It seemed just like old times again in Rome on Sunday: Roger versus Rafa in a big final -- in fact, it was their first clash in a Grand Slam or Masters 1000 final since the championship match of the French Open way back in 2011.
This is your basic good news-bad news story. Good, in the sense that these two superb, amazingly prolific and consistent competitors (28 Grand Slam titles between them, and a mind-boggling 45 Masters) are still on each other’s dance cards at some of the peak moments on the calendar. You have to admire their diligence and relish for the game.
In fact, if they’re not careful they may find themselves sharing a bagel before some yet-to-come final, much the way Chris Evert and Martina Navratilova did at the US Open in one of the last clashes of what is the greatest rivalry tennis ever produced.
Rafael Nadal and Roger Federer will never catch up with Evert and Navratilova when it comes to the sheer volume of matches -- perhaps nobody ever will. The ladies played a grand total of 80 matches, with Navratilova emerging on top 43-37. Roger and Rafa have played less than half that many matches (30), with Nadal now ahead 20-10.
And that brings us to the bad news:
Evert, who was two years older than Navratilova, dominated the early years of the rivalry. But once Navratilova hit her stride she reversed the tide. Navratilova won 25 of their last 32 matches. Likewise, Nadal is almost five years younger than Federer, who will turn 32 in August. Rafa has beaten Federer in 12 of their past 16 meetings (all surfaces), and the painful beating (6-1, 6-3) Rafa inflicted on his pal in Rome tells you that the use-by date on this rivalry may be past.
Unfortunately -- or is it “luckily?” -- Rafa never got the memo. He’s got this streak of humility that is beginning to look nothing less than bizarre, and it looks as though he’s going to cling to it no matter what the record books or scoreboards say. Who else would have reacted the way he did after Nadal won his sixth title of year and his back-to-back Masters in Rome?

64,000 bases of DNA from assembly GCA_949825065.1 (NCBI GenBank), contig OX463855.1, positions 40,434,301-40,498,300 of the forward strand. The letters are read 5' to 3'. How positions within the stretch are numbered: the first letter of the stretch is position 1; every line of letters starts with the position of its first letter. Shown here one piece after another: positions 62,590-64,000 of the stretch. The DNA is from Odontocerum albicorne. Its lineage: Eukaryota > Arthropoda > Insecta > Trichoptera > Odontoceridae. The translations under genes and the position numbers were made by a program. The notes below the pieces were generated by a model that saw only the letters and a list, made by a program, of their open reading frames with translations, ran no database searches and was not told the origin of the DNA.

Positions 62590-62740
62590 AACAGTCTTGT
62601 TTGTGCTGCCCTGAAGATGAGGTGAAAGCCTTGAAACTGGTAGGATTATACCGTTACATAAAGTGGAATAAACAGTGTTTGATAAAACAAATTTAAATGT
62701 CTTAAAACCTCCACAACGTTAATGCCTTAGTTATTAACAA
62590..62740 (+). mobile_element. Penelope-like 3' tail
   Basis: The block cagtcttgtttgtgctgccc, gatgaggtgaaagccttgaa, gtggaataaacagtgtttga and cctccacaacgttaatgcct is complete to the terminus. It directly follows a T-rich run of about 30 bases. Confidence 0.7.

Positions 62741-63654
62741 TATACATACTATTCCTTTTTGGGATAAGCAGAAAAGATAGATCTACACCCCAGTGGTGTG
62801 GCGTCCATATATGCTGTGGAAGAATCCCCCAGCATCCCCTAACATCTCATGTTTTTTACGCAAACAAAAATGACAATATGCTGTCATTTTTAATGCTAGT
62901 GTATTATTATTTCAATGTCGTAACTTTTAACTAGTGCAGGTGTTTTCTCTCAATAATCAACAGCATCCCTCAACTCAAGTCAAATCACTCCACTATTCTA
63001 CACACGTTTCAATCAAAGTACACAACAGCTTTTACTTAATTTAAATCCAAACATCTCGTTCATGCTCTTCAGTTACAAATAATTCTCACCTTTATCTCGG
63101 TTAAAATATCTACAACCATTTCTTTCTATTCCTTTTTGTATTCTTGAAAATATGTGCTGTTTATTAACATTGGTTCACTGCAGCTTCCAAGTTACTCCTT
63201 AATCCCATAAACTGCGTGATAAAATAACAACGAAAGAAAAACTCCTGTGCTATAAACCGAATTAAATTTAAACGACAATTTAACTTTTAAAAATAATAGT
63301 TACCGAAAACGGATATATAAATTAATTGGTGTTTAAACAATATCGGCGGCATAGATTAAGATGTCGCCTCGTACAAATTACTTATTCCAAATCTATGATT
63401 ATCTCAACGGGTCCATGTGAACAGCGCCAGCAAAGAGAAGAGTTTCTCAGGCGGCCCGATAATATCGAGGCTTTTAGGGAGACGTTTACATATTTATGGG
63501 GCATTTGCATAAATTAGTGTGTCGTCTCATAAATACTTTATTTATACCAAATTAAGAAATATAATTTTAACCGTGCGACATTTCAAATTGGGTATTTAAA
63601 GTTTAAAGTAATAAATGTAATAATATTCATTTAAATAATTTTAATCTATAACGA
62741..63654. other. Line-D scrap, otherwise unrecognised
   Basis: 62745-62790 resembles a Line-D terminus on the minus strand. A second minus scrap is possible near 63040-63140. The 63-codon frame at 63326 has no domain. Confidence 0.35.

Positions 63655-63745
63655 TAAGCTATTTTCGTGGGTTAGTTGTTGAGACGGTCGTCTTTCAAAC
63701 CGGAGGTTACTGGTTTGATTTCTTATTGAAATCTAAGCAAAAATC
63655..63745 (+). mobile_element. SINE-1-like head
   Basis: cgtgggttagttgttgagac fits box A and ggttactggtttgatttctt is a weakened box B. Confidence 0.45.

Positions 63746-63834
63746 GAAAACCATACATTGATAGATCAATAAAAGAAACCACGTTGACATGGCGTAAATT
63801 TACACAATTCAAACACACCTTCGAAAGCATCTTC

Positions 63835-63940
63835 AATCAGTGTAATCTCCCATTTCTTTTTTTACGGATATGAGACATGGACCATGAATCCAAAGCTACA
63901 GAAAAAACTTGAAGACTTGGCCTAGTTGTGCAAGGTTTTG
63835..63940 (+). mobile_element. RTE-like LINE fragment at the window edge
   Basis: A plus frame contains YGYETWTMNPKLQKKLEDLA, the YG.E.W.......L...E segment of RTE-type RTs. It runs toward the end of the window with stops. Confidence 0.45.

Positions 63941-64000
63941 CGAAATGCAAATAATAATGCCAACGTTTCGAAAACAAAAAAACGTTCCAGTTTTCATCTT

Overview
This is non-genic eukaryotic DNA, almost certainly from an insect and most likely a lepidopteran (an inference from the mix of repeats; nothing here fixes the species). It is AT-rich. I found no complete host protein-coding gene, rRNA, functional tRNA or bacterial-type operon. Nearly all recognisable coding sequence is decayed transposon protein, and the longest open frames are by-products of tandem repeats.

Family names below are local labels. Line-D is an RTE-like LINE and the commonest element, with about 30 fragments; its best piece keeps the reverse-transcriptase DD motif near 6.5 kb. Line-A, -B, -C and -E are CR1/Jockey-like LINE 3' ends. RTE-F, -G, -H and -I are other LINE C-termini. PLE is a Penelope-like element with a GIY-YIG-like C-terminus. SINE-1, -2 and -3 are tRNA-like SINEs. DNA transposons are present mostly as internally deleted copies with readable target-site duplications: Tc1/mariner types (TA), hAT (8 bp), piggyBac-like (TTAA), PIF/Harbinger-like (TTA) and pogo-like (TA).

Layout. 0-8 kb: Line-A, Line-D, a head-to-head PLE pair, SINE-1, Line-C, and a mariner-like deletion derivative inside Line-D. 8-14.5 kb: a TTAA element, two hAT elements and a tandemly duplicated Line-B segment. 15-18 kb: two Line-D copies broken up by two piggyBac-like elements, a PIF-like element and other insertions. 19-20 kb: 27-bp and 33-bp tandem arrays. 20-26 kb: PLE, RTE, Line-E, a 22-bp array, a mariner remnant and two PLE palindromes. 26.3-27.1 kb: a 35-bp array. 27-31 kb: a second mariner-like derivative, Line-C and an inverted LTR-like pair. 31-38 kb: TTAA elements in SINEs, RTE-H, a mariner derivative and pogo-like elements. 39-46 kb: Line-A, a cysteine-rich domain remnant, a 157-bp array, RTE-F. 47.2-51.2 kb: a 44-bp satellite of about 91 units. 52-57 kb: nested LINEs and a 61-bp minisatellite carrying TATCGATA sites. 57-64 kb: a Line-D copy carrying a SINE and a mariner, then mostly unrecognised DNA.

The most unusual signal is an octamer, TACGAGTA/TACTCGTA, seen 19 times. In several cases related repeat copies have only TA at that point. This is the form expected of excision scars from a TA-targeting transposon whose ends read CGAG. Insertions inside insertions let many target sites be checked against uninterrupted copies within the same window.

"If you told me four or five months ago that after eight tournaments I would have won six titles from eight finals, I would say you are crazy,” said Nadal, conveniently ignoring the fact that by his definition several million tennis fans suddenly qualify as certified lunatics.
Seriously -- was anyone surprised that Nadal, who has been virtually unbeatable on clay throughout his career, returned to the tour this winter after his eight-month layoff and picked up right where he left off? Nadal also added: “To win three Master 1000s and two ATP 500 tournaments is more than I ever dreamed.”
Oh, please. Enough with the drama and humble protestations. Rafa is starting to sound like that gazillionaire who pleads abject poverty even as he’s adding a few million to his bank account with a 10-minute stock trade. I’m not going to question Nadal’s sincerity, but there’s something patently cuckoo about this degree of humility when it comes to his performance and record on clay.
So here we are on the brink of the French Open, and it sure looks like the same view we’ve had for every year but one since 2005 (Nadal is 52-1 at Roland Garros with seven titles in eight tries).
“I don’t want to think about Roland Garros yet,” Nadal said Sunday. “Let me enjoy this victory."
I have a funny feeling that the way Nadal is playing, nobody else wants to think about Roland Garros, either. Should Federer find his way to the final to meet Nadal yet again, I’d suggest he bring a cyanide pill for himself, not a bagel to share.